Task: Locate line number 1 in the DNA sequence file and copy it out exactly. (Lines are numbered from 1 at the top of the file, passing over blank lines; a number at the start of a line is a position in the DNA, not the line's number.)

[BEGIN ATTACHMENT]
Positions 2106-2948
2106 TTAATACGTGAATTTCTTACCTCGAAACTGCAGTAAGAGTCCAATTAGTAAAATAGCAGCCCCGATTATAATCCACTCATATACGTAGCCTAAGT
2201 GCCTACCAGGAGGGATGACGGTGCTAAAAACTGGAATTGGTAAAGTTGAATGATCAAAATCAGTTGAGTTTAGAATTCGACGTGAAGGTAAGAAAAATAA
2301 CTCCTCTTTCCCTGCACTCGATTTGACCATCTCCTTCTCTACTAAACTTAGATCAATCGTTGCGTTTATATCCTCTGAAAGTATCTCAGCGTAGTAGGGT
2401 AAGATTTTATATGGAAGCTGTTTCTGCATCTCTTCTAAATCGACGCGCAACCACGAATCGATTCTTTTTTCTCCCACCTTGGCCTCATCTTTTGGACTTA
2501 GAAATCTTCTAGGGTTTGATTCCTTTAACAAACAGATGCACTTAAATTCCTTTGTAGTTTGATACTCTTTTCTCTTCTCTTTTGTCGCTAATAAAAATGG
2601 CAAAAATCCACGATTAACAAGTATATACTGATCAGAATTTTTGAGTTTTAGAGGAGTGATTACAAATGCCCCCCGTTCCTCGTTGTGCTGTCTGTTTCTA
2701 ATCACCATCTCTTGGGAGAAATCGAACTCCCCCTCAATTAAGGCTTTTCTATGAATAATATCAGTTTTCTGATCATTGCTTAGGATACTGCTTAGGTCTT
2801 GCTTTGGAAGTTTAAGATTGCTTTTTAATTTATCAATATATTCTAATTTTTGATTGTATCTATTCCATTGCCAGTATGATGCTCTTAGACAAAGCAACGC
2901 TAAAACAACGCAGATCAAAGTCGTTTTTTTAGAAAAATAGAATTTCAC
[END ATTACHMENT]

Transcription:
Positions 2106-2948